The site has been hoarded off since 2015. Credit: planning documents

Green light for Castle site overhaul

Plans for public space and the de-culverting of part of the River Sheaf were approved unanimously by Sheffield’s planning committee, paving the way for further development in future.

Landowner Sheffield City Council, working with Arup, is the applicant for the project, which looks to create a destination public space at the confluence of the Don and Sheaf rivers, historically a hub for the city and a site regarded as its birthplace.

The three-acre Castle site forms the centrepiece of the Gateway to Sheffield bid submitted for Levelling Up Fund support in 2021, together with Harmony Works and Park Hill Artspace.

At its heart, this is a civic improvement programme: the scheme will bring forward 128,000 sq ft of public realm to the city in an area that is currently derelict and hoarded, following the 2015 demolition of Castle Market.

As described by Arup in its design & access statement, the project “provides essential infrastructure and enabling work to unlock the future development of a large brownfield site and the economic regeneration of Castlegate quarter”.

Along with the public space element, educational and commercial space will be developed, with a first anchor already identified in the form of a sixth form college and adult education centre.

The plan includes a large green space for events and a smaller riverside green space, with additional paved areas.

Arup suggested that “meanwhile” uses would be introduced ahead of later development coming on stream. The hybrid application covers full consent for the red-line public realm project, with outline permission only sought for four development plots, detailed plans for which are yet to be firmed up.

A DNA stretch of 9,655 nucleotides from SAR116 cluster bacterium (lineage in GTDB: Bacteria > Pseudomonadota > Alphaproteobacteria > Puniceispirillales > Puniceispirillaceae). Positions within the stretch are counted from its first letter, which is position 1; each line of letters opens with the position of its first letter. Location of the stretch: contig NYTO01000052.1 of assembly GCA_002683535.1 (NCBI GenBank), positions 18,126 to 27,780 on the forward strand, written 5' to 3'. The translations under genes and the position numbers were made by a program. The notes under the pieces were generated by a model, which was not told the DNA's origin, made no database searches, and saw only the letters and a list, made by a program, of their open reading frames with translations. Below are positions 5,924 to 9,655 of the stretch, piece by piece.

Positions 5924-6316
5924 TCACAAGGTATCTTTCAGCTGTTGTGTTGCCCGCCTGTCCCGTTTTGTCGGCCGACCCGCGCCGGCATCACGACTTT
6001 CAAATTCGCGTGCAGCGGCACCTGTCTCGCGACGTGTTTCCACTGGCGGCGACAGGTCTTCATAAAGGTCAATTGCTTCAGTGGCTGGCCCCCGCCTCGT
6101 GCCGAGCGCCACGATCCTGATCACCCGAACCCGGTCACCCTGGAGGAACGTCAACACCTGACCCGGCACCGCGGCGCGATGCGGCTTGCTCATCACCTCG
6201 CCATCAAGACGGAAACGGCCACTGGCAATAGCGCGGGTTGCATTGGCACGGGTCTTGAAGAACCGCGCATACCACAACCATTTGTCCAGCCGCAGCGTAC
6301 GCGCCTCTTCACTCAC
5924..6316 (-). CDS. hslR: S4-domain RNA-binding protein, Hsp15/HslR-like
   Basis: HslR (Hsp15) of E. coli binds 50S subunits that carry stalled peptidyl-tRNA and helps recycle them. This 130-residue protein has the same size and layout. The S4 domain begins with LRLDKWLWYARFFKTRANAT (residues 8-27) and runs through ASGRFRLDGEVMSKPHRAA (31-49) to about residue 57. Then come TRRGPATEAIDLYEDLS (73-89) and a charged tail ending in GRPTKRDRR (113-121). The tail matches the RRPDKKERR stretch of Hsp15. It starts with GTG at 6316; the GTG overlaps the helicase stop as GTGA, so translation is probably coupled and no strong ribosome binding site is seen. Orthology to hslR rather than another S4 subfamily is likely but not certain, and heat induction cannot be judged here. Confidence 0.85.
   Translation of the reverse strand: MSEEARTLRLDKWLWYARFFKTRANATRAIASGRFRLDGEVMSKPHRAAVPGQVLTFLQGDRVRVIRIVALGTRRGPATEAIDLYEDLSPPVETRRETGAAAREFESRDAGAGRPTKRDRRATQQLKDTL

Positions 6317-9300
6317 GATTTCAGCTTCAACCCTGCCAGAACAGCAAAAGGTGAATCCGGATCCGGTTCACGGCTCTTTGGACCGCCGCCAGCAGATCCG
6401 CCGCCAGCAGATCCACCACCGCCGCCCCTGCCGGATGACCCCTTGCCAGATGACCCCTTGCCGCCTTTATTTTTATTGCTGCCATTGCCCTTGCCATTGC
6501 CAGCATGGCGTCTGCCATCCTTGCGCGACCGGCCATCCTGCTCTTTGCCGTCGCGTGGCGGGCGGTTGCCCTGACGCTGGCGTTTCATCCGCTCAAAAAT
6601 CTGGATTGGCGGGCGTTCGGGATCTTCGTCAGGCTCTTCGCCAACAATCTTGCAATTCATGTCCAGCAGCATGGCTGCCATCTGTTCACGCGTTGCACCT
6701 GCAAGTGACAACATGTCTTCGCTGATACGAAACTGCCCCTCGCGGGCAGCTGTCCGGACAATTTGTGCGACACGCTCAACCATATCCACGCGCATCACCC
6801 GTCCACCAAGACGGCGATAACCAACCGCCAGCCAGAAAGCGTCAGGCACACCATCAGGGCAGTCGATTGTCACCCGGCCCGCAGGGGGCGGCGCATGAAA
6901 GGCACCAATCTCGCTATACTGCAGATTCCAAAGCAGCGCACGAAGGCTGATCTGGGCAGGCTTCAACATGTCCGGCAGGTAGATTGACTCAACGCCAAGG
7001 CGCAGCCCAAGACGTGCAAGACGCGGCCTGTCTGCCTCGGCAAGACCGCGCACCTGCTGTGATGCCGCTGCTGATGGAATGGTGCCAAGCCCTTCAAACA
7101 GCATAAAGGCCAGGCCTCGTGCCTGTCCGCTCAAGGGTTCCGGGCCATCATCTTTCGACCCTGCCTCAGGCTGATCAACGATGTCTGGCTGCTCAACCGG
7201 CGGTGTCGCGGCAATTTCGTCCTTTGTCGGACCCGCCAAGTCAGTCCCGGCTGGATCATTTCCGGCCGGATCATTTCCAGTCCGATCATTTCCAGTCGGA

A following bid for full consent on the development plots could also include further de-culverting works.

The ‘bowling green’ site is envisaged as a flexible event space. Credit: planning documents

Improving the permeability of the site is a major point. As Arup outlined: “This scheme presents an opportunity to enhance the quality and experience of movement through Castlegate. Routes are designed to be intuitive and pleasurable, improve connectivity to the wider area and encourage walking and cycling.”

While various concerns over planning conditions were raised by speakers at the meeting of Sheffield’s planning committee on 23 May, with queries concerning the siting of development plots and issues around the de-culverting, the broad consensus among councillors commenting was that the project’s broad principles are to be welcomed, reflected in the unanimous agreement with the planning officers’ recommendation of approval.

The site is framed by Castlegate to the north, the partly-pedestrianised Exchange Street to the south, the Waingate public transport corridor to the west and the Alexandra House student accommodation and Exchange Place Studios buildings to the east. There are various heritage buildings in the area.

Wessex Archaeology is an advisor on the project. The proposals, submitted in February, outlined how parts of the castle’s remains could be revealed as part of the project.

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